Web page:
The Bylaws are the guidelines for the operation of the non-profit corporation. The Bylaws define the duties of the various offices of the Board of Directors, the terms of the Directors, the membership’s voting rights, required meetings and notices of meetings, and the principal office of the Association, as well as other specific items that are necessary to run the Association as a business. The Bylaws for the association may be viewed online within the Resource Center page of this site.
The Homeowner’s Association again is a corporation and therefore a governing body that is required to oversee its business. The Board of Directors is elected by the homeowners, or as otherwise specified in the bylaws. The limitations and restrictions of the powers of the Board of Directors is outlined in the Association governing documents found within the Resource Center page of this site.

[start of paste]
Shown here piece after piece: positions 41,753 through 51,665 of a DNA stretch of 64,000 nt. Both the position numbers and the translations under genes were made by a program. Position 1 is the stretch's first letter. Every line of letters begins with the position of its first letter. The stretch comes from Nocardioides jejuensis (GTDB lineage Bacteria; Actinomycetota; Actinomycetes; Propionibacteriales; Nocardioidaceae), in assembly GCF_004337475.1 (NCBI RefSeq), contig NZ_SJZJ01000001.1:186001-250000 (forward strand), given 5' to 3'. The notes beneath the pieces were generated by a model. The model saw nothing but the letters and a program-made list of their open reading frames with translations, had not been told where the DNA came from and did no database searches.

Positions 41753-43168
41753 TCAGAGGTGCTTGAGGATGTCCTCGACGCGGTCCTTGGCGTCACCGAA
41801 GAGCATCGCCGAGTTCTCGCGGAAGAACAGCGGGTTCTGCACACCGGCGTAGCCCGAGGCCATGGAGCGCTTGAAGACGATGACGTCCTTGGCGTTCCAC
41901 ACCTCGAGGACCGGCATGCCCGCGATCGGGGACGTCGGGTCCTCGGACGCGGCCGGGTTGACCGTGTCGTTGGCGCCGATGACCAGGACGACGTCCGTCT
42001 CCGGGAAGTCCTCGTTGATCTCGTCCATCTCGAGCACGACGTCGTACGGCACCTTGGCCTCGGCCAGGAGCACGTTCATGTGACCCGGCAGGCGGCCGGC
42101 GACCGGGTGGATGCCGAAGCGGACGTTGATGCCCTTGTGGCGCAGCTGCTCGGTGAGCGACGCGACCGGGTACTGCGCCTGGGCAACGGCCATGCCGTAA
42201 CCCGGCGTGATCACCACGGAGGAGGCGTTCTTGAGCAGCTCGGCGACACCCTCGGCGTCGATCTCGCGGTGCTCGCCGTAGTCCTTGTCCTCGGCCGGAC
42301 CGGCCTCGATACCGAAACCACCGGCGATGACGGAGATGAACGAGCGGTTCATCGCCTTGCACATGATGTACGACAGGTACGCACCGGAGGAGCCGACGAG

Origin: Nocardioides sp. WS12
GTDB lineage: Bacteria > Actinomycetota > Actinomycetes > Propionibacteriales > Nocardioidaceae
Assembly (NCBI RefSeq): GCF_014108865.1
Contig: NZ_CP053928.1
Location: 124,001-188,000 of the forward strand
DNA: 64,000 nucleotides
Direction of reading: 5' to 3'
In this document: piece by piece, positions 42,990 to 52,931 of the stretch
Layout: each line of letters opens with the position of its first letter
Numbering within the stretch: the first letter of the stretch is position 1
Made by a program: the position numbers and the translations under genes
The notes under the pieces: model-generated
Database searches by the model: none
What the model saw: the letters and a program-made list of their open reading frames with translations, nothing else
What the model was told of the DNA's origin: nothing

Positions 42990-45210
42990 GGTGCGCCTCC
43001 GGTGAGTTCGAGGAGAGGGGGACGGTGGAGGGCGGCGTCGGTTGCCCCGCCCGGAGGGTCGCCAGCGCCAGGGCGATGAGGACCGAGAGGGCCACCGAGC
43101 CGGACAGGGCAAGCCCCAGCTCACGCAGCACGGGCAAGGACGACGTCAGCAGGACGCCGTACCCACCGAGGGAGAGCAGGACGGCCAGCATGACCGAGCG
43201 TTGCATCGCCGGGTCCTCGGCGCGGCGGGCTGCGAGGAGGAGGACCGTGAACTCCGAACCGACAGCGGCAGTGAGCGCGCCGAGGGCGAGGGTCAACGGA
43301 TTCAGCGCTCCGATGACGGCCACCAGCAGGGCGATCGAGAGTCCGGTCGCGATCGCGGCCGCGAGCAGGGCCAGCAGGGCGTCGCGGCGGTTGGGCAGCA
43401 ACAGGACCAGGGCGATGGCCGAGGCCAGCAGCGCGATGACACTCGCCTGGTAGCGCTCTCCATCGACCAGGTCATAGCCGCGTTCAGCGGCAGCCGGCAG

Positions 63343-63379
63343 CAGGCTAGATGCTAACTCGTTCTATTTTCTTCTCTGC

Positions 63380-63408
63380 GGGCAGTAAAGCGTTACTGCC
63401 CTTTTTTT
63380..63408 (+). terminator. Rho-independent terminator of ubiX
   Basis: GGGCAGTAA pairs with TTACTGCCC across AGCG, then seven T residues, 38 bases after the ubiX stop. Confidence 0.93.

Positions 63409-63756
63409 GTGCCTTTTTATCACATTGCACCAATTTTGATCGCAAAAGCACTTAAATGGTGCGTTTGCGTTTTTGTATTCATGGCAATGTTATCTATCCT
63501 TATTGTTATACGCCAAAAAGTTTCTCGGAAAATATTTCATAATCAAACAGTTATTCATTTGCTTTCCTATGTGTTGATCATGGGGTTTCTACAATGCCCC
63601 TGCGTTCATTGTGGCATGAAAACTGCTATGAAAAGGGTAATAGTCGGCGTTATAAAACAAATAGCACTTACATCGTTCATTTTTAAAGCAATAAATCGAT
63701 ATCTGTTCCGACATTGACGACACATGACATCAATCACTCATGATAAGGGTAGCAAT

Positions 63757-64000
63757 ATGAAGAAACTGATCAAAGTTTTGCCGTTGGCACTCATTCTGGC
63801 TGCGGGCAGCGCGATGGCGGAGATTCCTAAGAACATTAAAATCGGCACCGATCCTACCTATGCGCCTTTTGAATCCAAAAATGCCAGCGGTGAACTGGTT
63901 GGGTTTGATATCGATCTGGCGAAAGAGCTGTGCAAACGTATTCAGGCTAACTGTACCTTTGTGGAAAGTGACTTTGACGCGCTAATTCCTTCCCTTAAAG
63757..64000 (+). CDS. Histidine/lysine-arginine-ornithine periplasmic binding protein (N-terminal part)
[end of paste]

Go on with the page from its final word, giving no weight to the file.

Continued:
Most associations have developed Rules and Regulations as provided for in the CC&Rs and adopted by the Board of Directors. Rules are established to provide direction to the homeowners for common courtesies with regard to parking, vehicles, pets and pool use hours, etc. In addition, your Association will adopt Architectural Standards with procedures for submitting requests to make exterior changes to your home. Such changes may include patio covers, decks, landscaping, exterior color changes or extensive interior changes and additions. These rules and guidelines are set up to maintain the aesthetic value and integrity of the community on behalf of all owners, and hopefully protect the market value of your investment as well. Violations of these rules may result in action by the Board of Directors and a fine. In addition, if you proceed with an exterior improvement or change, without written approval of the Board of Directors, or Architectural Committee, as applicable, you will be required to remove or correct the alteration and/or be fined for the violation. For more information about this topic visit the Resource Center page of this site.